Finding bugs in your home? All bugs can only come in from one place, your yard. Get to the root of the problem and stop it for good. Making your yard less desirable to bugs will drastically reduce the chance of bugs getting into your home. If bugs don't want to come into your yard, they won't even find your house. If you find yourself with excess waste piling up in your backyard, consider managing a compost pile to effectively rid your yard of the many things that are attracting bugs and supporting their habits.
What is Composting?
Composting is a the process of recycling various organic waste materials to produce a soil conditioner. This process occurs naturally, but can be accelerated and enhanced by controlling environmental factors and proper maintenance.
What Can be Composted?
Only organic waste material can be composted, which may include more than you expect. In general terms, anything that once lived or a byproduct of a living thing can be composted. Here is a list of a few commonly composted products:
Cardboard egg boxes (cut up)
Coffee grounds and filters
Pizza boxes (unwaxed)
Nail or hair clippings
Rope and Twine
Composting is a representation of the cycle of life; it takes waste, decomposes it, and enriches soil and provides an extremely potent place for crops and plants to grow. Although it may seem like soil's best friend, it's also just an efficient waste disposal technique that prevents the air pollution that attributes to climate change.
Composting can remove 20%-50% of the waste produced by your household. This reduces the burden on landfills and gives back to the earth, and specifically your lawn, trees, or garden. When organic matter decomposes in a landfill, it decomposes anaerobically. When organic matter decomposes without oxygen it creates methane, which is a greenhouse gas that is 20-35 times more detrimental to the environment than carbon dioxide.
Composting also reduces your chance of encountering bugs and other pests in your home and yard. With all of your excess waste centralized in the compost pile, there will be less things attracting bugs to your home. The aromas of organic material in your trash cans are very alluring to bugs. With less clutter and debris in your yard, you are also eliminating breeding grounds and habitats for bugs.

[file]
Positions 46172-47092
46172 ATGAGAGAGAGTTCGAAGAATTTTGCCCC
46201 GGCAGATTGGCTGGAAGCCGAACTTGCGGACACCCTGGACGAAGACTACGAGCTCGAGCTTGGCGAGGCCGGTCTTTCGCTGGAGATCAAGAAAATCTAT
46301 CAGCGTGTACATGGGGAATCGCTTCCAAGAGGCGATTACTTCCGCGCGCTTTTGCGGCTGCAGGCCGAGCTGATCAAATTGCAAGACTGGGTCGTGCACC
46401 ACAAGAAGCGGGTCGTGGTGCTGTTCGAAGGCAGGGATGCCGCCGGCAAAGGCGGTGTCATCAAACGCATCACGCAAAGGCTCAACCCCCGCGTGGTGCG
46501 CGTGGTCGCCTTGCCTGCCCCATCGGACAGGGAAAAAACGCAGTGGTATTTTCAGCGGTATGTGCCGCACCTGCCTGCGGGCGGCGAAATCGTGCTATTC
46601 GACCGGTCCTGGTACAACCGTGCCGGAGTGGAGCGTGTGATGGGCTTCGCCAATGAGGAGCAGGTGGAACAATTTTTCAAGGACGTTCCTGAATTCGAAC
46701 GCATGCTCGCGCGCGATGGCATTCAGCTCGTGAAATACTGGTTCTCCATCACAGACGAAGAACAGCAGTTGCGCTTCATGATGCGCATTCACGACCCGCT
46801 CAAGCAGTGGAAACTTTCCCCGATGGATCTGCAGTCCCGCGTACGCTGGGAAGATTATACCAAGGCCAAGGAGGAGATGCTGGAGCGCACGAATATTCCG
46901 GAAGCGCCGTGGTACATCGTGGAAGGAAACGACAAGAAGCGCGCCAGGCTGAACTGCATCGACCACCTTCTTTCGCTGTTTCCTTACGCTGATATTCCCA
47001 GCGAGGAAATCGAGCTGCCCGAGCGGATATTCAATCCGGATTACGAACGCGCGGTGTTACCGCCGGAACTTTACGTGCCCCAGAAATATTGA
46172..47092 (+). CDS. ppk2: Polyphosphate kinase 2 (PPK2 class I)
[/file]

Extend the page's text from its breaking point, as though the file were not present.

Not Sure Where to Start?
Composting sounds like an overwhelming task to get into. Here are 6 easy steps that guide you through the process of composting.
Step 1: Find the location you want to begin composting in. It is recommended to keep it a fair distance from your home in case of any bug or odor related problems. However, if you maintain your compost properly you shouldn't run into these problems. A healthy compost will smell like soil.
Step 2: Purchase a compost bin that is 3'x3'x3' (one cubic yard). Size is crucial for maintaining the proper temperature. If your compost pile is too small it cannot hold enough heat to support and encourage microbial activity. On the other hand, if your compost bin is too large it will not allow for enough air to reach microbes in the center of the pile.
Step 3: Mix your greens and browns. Brown waste, like dry leaves, small twigs, straw, etc., give off carbon. Green waste, like grass clippings, fruit and vegetable peels, etc., give off nitrogen. Mixing 2 parts brown waste with 1 part green waste will yield the best ratio for decomposition. Make sure all the waste products you put in your compost bin are chopped, or broken up, so they will break down quicker.
Step 4: Keep it moist. Water your compost to the consistency of a used sponge. If you overwater it, the pile will rot.
Step 5: Stir up your compost pile. If you monitor your compost pile and mix it up frequently it will allow air to get in and encourage decomposition. This should also prevent the unpleasant odor. The best time to flip around your compost pile is when the center is around 140-160 degrees fahrenheit.
Step 6: Use your enriched soil! Once your compost is done, it should look and smell like soil. Feed it to your garden, flowers, potted plants, lawn, or any other vegetation that needs it. To use your compost, mix together half an inch of mature compost into the top six inches of your soil.
How To Keep Bugs Out of Your Compost
Putting a high volume of organic waste in one centralized location sounds like a bug's dream come true. Keep invasive and unwanted bugs out of your compost pile with these few simple tips and tricks.
Always bury food waste into your pile.
Do not overload your compost pile.
Use a sealable bin, or a covering over the surface of the bin.
Keep turning and flipping your pile so any eggs laid will be disturbed.
Keep your pile at 140-160 degrees fahrenheit so it is too hot for bugs to reproduce.
Research shows that soil treated with compost tends to produce plants with fewer pest problems. Keep your yard, garden, and home safe from bugs with this easy, natural, and eco-friendly process.